The Life & Reforms of
Raja Ram Mohun Roy Bahadoor

[1772 - 1833]

Ram Mohun Roy, who is sometimes called the father of modern India, founded a movement for a renaissance of Hindu culture in 19th century Bengal. He challenged traditional culture by organizing religious dissenters and championing educational, social and political reforms.

1612 Map of Bengal from Amsterdam in German - click to learn about Bangladesh, the modern Bengali nation in eastern India
His Early Life

He was born on May 22, 1772, in the village of Radhanagar, Hoogley district, in British ruled Bengal. His family, which was properous and of the Brahmin caste, was in the service of a prominent landholder. His father, Ram Kanta Roy, claimed descent from Narottama Thakur, a follower of the 16th century Bengali Vaisnava (sect of Visnu) reformer, Caitanya. His maternal forebears were of Bhattacharyas of Chatra, chief priests of the Sakta sect (mother goddess sect), with whom the Vaisnavas, historically, had few dealings.

Little is known of his early life and education, but his home life was marked by active religious conflict. He seems to have developed unorthodox ideas at an early age. After the death of his father, his mother unsuccessfully attempted to disinherit him of the grounds of apostasy.

Setting Out On His Own

Alienated from his family, Ram Mohun supported himself by moneylending, managing his small estates, and speculating in British East India Company bonds. In 1805 he was employed by John Digby, a lower company official. Through Digby, he was introduced to Western culture and literature. For the next ten years Ram Mohun drifted in and out of British East India Company service as Digby's assistant.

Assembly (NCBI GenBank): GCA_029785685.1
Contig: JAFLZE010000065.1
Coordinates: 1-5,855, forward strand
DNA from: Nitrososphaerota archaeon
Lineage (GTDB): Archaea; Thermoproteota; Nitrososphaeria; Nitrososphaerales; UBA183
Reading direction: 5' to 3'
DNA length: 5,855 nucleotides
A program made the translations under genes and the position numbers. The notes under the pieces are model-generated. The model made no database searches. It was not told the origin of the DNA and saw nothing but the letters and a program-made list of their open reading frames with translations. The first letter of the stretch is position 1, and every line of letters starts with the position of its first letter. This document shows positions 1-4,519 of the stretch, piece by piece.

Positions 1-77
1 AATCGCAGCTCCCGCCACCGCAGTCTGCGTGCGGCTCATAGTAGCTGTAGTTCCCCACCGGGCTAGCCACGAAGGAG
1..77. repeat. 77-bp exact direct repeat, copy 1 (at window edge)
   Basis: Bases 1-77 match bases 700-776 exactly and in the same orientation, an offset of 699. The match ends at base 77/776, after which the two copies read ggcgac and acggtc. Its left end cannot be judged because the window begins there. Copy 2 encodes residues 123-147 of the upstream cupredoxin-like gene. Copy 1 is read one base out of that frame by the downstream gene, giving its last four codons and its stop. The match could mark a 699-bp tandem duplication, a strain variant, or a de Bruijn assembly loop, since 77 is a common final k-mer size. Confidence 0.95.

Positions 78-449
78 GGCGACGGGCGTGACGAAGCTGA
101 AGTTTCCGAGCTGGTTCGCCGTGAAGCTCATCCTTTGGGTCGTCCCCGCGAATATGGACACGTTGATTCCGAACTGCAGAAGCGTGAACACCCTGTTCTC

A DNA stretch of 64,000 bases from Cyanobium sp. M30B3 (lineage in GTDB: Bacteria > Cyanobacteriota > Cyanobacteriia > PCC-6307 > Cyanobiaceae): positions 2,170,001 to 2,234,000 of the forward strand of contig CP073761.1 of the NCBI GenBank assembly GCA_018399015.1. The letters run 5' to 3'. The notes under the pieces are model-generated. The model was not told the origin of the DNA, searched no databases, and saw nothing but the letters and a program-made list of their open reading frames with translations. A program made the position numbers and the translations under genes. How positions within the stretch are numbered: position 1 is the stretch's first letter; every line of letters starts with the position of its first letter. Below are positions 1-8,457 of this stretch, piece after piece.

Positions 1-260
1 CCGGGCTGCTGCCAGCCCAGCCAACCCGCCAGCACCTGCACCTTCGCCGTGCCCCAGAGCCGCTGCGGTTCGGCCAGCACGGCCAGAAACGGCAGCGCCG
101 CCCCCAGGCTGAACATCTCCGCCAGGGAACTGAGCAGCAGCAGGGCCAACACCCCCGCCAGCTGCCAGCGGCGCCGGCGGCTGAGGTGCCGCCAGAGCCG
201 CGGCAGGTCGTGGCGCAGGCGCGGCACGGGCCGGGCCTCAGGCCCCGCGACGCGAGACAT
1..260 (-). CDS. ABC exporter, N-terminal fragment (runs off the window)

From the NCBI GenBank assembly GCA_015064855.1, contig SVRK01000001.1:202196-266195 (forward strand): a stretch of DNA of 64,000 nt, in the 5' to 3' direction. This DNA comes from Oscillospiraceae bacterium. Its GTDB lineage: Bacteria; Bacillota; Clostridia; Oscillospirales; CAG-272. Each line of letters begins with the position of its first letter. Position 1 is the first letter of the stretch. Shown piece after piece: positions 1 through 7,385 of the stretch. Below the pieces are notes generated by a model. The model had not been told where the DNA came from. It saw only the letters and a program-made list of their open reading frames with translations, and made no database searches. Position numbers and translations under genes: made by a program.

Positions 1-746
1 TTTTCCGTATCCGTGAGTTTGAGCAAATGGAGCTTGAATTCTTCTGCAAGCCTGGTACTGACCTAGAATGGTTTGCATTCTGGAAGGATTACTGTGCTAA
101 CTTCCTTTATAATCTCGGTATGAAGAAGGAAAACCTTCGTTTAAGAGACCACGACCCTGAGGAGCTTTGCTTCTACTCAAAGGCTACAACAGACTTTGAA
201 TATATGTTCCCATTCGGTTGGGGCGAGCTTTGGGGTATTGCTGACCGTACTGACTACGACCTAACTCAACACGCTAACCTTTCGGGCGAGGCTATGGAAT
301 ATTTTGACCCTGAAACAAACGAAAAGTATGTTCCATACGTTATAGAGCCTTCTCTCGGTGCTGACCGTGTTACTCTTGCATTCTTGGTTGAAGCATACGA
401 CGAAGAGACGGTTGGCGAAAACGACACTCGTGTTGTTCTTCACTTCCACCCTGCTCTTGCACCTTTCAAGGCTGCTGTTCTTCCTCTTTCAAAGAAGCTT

Ram Mohun Roy Natural Religion & Sanskrit Translations

Ram Mohun continued his religious studies throughout this period. In 1803 he had composed a tract denouncing religious divisions and superstitions and advocating "natural religion" in which reason guides to "... the Absolute Originator who is the first principle of all religions." By 1815 his spiritual roots were more clearly discernible, when he composed a brief summary of the Vedanta Sutras (an ancient Sanskrit religious treatise), in Bengali and Hindi, entitled Vedantagrantha. In the same year he published vernacular and English translations of his abridgment of an unknown compendium of Vedanta doctrines, the Vedantasara. There followed Bengali and Hindi translations of the Kena and Isa Upanishads (1816), the Katha and Mandukya Upanishads (1817), and the Mundaka Upanishads (1819). The central theme of these texts, for Ram Mohun, was the worship of the Supreme God, beyond human knowledge, who supports the universe. These publications established Ram Mohun, in the eyes of his comtemporaries, both as a modern exponent of the Vedanta school of Hindu philosphy and as a scriptural nonconformist. He rejected the label of reformer. By translating the sacred Sanskrit Upanishads into modern Bengali, Ram Mohun violated a long standing tradition. In Appreciation of these translations, however, the French Societe Asiatique, in 1824, elected him to an honorary membership.